Medieval Bodies: Life, Death and Art in the Middle Ages by Jack Hartnell makes a convincing case against the widely held perception of the Middle Ages as a bloodthirsty and violent period of history where beliefs about medicine were guided primarily by superstition. Instead, the reality is shown to be very different in Hartnell’s examination of how medieval people experienced their physical selves. Each chapter of this lavishly illustrated book focuses on a different part of the body and explores their cultural significance and how medieval attitudes towards them were shaped by a range of influences.
Drawing on art, medicine, literature, science, politics, history, philosophy and much more, I think Hartnell sometimes tries to tackle too much here. The geographical range of sources spanning across Europe and the Middle East is impressive but the scope is so wide that it is a lot to grasp for non-expert readers, whereas I think those who are more knowledgeable about this period of history may find the analysis too thin in some areas. However, Hartnell’s evident passion for his subject is infectious and I think ‘Medieval Bodies’ could be a possible contender for the next Wellcome Book Prize longlist. Continue reading
‘Ghost Wall’ is Sarah Moss’s sixth novel which tells the story of Silvie, a teenage girl spending her summer in a remote area of Northumberland taking part in an “experiential” archaeological experiment in which the participants attempt to recreate the exact living conditions of the original Iron Age occupants of the site. However, this is not a gentle comedy in the style of the BBC series ‘Detectorists’. Silvie’s father, Bill, is a bus driver and amateur historian who has obsessive ideas about the “purity” of ancient Britons and his domineering personality and prejudices begin to take over the trip led by archaeology professor Jim Slade accompanied by three of his students, Molly, Dan and Pete. Continue reading
‘Homo Deus: A Brief History of Tomorrow’ is the follow-up to the hugely successful ‘Sapiens: A Brief History of Humankind’ by Yuval Noah Harari which I read last year. Having examined the development of humans in his first book through the cognitive, agricultural, scientific and industrial revolutions, Harari turns to the challenges of the future in which humans will seek to “upgrade” from Homo Sapiens to gods (or “Homo Deus”), re-engineering our physical and mental capabilities to prevent ageing, escape death and increase happiness. The impact of famine, war and plague has been significantly reduced in recent decades, to the point where we now face the opposite challenges in the form of an obesity crisis, caring for an ageing population with people living longer than ever and a world where more people commit suicide than are killed by terrorists, criminals and conflicts. Continue reading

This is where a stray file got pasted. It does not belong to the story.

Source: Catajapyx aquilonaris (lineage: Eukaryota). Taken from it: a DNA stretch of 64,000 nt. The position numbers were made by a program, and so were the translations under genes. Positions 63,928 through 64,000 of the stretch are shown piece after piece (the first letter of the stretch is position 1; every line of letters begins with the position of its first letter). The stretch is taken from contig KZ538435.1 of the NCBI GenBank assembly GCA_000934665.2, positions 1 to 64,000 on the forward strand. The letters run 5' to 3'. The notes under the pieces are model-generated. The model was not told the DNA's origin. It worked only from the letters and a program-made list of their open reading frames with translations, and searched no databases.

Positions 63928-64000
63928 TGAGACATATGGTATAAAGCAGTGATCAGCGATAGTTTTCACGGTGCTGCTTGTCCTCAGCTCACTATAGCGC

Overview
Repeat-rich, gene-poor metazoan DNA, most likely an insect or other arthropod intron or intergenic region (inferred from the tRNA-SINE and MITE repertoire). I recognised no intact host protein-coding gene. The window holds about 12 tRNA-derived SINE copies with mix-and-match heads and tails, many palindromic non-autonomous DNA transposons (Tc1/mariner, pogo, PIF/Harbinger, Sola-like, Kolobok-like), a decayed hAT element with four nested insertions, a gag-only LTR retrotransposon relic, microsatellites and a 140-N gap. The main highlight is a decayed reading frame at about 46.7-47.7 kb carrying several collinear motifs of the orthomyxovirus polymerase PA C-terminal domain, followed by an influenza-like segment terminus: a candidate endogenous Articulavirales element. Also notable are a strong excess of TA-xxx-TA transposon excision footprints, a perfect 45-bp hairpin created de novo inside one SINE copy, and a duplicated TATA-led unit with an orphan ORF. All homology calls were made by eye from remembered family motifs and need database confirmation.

My final Wellcome Book Prize shortlist post is also part of the final day of the blog tour showcasing each book before the winner is announced tomorrow. ‘The Butchering Art: Joseph Lister’s Quest to Transform the Grisly World of Victorian Medicine’ by Lindsey Fitzharris is one of the titles I was particularly interested in reading when the longlist was announced in February. Although Lister is the main biographical subject of the book, ‘The Butchering Art’ also works as a more general narrative non-fiction account of the history of surgery in the mid 19th century. Continue reading
Pale Rider: The Spanish Flu of 1918 and How It Changed The World by Laura Spinney probably isn’t what most people consider to be cosy festive reading over Christmas but it is somewhat seasonal. Much of what has been written about the Spanish flu tends to focus on the impact it had on Western countries in the aftermath of the First World War but Spinney’s book is a refreshingly global account of how the virus reached all corners of the earth from Alaska to Rio de Janeiro to Samoa to China. Estimates remain vague but the Spanish flu is believed to have killed at least 50 million people worldwide, possibly as many as 100 million, and its rapid spread is likely to have been partly exacerbated by soldiers returning home at the end of the First World War. Continue reading
The first non-fiction title to be shortlisted since the 2015 relaunch of the Sunday Times Young Writer of the Year Award is ‘Outlandish Knight: The Byzantine Life of Steven Runciman’ by Minoo Dinshaw. Runciman was an English historian and author who wrote several books about the Byzantine Empire and the Crusades and is still regarded as one of the most influential voices on the subject in academic circles and beyond. Continue reading
Political events across the world continue to move at a whirlwind pace, particularly here in the UK. Here are my recommendations for three recent non-fiction books about British politics.
‘The Women Who Shaped Politics’ by Sophy Ridge offers a broad overview of the female campaigners and Members of Parliament who have shifted the political landscape in Westminster. The first half focuses on historical pioneers such as Mary Wollstonecraft and those involved in the suffragette movement while the second half draws on interviews with a range of contemporary female politicians including current Prime Minister Theresa May. Continue reading